After a few paragraphs about old-time newsboys in my column in late April, I heard from two real-life ex-newsboys, both of whom sold papers in Ontario circa 1940 to passing motorists. Now both 90, they had some great stories, which I share in Sunday’s column.
If you drive through the Euclid Avenue interchange in Ontario and Upland, you’ll see a lot of activity and a lot of bare dirt where grass and trees once grew. (And where brick planters rose in the portion over the freeway.) I visit and take photos of the work, which will result, eventually, in a wider freeway and an improved interchange. Also, a favorite haunt of mine, Nancy May’s ’50s Cafe in Rancho Cucamonga, opened Monday for the first time since mid-March. I write about both in Wednesday’s column.
Two plugs on “The Tonight Show” by Jimmy Fallon and an episode of “Ghost Adventures” give Ontario’s Graber Olives a rush of publicity and sales. Also, a former Mother of Invention band member checks in and the Rancho Cucamonga Public Library’s annual Star Wars Day event goes virtual. All of that is in Wednesday’s post-holiday column.
Like Rancho Cucamonga’s library, Ontario’s is now offering its own version of curbside service to provide materials while the facility is closed to the public. (You have to leave your car, but it’s a short walk.) I write about that in Sunday’s column, as well as providing two short Upland items.
An Ontario woman asked her neighbors to step outside at noon Sunday and sing “Happy Birthday” to her for her 93rd. They did that and more. Also, many readers try to be helpful concerning the 1960s pole in downtown Upland that I wrote about, and a Chino fixture closes. All this is in Wednesday’s column.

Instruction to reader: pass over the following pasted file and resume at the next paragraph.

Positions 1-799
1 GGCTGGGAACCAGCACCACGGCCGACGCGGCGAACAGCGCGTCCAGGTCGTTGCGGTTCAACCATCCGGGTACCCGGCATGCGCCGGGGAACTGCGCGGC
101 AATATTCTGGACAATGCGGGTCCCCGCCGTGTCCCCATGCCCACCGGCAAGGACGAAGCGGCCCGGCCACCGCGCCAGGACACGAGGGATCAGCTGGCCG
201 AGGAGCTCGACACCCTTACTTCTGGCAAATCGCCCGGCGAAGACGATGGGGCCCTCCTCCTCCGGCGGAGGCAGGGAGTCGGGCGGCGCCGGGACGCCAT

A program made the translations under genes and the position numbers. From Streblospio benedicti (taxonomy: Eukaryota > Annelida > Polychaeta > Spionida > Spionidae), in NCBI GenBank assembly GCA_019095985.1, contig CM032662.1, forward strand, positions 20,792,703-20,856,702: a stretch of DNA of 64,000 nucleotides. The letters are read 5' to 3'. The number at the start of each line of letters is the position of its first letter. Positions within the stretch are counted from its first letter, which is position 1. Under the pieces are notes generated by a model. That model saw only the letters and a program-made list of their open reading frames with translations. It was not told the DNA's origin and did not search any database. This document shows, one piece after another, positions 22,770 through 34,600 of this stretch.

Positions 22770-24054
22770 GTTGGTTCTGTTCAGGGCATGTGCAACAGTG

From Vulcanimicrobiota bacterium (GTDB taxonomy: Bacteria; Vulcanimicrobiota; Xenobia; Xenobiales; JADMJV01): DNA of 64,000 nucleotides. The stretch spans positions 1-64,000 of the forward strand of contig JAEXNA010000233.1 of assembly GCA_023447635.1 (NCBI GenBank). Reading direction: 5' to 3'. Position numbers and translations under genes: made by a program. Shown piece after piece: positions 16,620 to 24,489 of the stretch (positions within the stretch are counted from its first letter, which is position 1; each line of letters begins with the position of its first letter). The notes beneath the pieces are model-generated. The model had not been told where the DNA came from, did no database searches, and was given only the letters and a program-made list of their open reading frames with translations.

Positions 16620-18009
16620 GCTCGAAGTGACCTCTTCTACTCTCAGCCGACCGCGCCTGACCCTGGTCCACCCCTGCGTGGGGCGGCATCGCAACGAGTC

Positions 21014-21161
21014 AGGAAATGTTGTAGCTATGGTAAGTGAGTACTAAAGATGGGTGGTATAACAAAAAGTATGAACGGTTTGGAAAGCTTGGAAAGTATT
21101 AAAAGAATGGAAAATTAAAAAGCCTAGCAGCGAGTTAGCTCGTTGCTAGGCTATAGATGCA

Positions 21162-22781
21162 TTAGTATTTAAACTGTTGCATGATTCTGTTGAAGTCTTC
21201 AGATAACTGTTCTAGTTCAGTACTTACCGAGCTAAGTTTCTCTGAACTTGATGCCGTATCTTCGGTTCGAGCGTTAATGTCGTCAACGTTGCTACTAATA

They still sell newspapers — and magazines, and books — at Newsboy Books, a mainstay of downtown Ontario since 1957. I write about the store that time forgot in Sunday’s column. Above, owners Roberta and Jack Gingold.
A planned “A League of Their Own” TV series filmed the other day at Ontario’s Jay Littleton Ball Park, the same venue where the movie was filmed nearly three decades ago. Also, a punk- and horror-themed flea market will descend Sunday on downtown Upland, where it’s expected to draw thousands. Those items and more make up Friday’s column.
Exhibits at two adjacent museums in downtown Ontario are devoted to the work of the late woodworker, and they’re free to view. Also, the final (?) word on La Verne’s old Tastee Freez, readers share stories of their missing socks and keys, a genteel author event is coming to Pomona and yours truly is out sick. Read all about it in Friday’s column.
Ontario is getting a Norms, as I learned by going to lunch and noticing a banner on a vacant building. Sometimes it pays to go to lunch. (I was heading to Corner Deli, btw.) Also, musician Chris Darrow dies, Susan Orlean is headed to Claremont and Mad magazine name-checks Pomona, all in Friday’s column.
Did you know struggling musician Frank Zappa lived in downtown Ontario in the early 1960s? He lived at three different addresses over a four-year period. I write about that in Sunday’s column, along with two other Zappa items: release of a coloring book devoted to him and an upcoming concert in Montclair by one of his sons, Dweezil.